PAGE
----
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13 Things 2009

13 Things 2008

Joukowsky Institute for Archaeology

Search Brown



Joukowsky Institute for Archaeology & the Ancient World
Brown University
Box 1837 / 60 George Street
Providence, RI 02912
Telephone: (401) 863-3188
Fax: (401) 863-9423
[email protected]

For my project, I will be investigating the pointe shoe (also know colloquially as the toe shoe). Pointe shoes make it possible for dancers to stand on the tips of their toes, essentially becoming an extension of the body and expanding a dancer's range of motion. I will be looking at specifically how pointe shoes facilitate this specialized movement and how this may be different from dancing without pointe shoes. I will hopefully be able to find some information on proprioception, the sense of one's body in space, and how that relates to dance.

As an extension of the body, pointe shoes don't just affect the wearer. Since the shoes change the ways a dancer can move, they also change what an observer in the audience sees. They create an illusion of ethereality and weightlessness, and they make it possible to achieve a perfectly straight, unbroken line through the leg and out the end of the foot. This lengthening effect is extremely desirable in the dance world.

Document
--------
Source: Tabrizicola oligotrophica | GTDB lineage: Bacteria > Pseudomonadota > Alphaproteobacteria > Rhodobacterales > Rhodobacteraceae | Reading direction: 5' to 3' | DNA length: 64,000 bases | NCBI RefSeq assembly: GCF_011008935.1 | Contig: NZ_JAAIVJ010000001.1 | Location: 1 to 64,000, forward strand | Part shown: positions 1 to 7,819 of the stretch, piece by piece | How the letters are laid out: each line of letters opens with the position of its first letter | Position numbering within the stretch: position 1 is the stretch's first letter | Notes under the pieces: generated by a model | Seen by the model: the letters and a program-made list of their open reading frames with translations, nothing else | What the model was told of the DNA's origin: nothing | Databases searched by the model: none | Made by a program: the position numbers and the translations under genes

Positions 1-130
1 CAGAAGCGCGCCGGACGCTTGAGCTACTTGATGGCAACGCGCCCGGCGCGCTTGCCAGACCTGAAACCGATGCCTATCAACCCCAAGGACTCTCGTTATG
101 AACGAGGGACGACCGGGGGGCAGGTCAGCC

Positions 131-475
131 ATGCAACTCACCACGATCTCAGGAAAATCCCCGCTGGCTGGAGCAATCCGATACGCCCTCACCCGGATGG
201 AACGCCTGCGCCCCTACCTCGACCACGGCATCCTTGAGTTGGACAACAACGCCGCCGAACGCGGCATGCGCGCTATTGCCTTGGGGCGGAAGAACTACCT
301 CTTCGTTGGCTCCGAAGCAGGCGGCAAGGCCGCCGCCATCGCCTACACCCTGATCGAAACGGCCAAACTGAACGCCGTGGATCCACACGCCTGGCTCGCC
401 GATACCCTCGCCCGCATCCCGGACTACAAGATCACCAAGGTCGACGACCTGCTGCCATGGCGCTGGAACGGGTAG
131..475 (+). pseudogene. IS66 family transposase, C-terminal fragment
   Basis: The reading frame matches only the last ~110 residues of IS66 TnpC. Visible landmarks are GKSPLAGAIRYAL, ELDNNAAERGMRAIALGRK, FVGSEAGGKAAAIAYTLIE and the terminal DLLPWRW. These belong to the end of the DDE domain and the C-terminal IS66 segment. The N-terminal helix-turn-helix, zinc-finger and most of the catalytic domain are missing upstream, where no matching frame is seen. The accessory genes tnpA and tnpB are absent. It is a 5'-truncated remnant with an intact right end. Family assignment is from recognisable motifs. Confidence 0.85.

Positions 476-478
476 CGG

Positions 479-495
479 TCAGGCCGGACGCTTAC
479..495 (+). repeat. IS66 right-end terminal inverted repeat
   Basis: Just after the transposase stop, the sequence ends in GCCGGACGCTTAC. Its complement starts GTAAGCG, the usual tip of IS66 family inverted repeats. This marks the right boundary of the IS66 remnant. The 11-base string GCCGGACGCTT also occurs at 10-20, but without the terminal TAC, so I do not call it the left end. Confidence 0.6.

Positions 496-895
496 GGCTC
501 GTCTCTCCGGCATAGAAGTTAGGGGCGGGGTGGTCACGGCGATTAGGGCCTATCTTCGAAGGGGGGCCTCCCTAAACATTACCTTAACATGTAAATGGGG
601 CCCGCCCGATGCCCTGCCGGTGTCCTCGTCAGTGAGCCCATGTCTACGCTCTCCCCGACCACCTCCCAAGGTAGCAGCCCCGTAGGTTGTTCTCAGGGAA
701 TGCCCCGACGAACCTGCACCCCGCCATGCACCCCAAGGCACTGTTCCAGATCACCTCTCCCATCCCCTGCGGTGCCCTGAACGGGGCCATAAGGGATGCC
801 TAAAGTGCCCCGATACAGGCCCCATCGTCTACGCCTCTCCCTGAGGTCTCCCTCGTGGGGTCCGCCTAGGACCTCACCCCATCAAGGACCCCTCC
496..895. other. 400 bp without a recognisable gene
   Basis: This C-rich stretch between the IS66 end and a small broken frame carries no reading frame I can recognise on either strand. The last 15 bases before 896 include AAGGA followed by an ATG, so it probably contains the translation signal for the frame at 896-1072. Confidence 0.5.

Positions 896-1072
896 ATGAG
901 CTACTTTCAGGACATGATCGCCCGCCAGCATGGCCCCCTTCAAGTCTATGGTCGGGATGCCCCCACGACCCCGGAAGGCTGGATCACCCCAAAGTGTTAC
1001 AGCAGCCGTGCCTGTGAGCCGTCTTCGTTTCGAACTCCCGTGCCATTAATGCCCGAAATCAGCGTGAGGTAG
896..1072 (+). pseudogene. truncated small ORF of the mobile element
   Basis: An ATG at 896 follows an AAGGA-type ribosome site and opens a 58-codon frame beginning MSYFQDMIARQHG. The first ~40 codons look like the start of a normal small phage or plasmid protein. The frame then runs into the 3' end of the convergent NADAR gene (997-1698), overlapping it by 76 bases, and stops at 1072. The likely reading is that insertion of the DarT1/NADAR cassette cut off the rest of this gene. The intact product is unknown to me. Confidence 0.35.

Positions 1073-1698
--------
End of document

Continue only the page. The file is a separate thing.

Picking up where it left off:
After our reading and discussion this week about technological choices, I am also planning to learn about pointe shoe history and design. Pointe shoes are still individually handcrafted and the box of the shoe (the part surrounding the toes) is made of fabric and glue, with a cardboard or leather shank for arch support. Several brands have tried to utilize more modern technologies, such as making shanks out of plastic or fiberglass, but these shoes have generally been shunned by the dance community. While there are clearly ways to improve upon the design and making of the shoes, tradition has won out, at least for the time being. I plan to investigate these possible improvements, as well as why they haven't been implemented.

Finally, another area I may explore is the pointe shoe as a rite of passage for young dancers. Anatomically, it isn't safe to start dancing en pointe until cartilage in the ankles has started to solidify into bone, around the age of 12. One must also have the proper training, which includes a certain amount of strength in the ankle as well as an understanding of the correct alignment for a ballet body. Being allowed to dance en pointe is a big milestone for young dancers, and I am interested in its significance as part of the progression towards becoming a professional dancer.

Besides my research, I will be drawing on my own knowledge of the experience of dancing en pointe. I danced en pointe for 6 years, so I will try to have some firsthand accounts of the joys (and pains!) of pointe. I am also going to deconstruct some pointe shoes to get a better feeling for the ways they are made.

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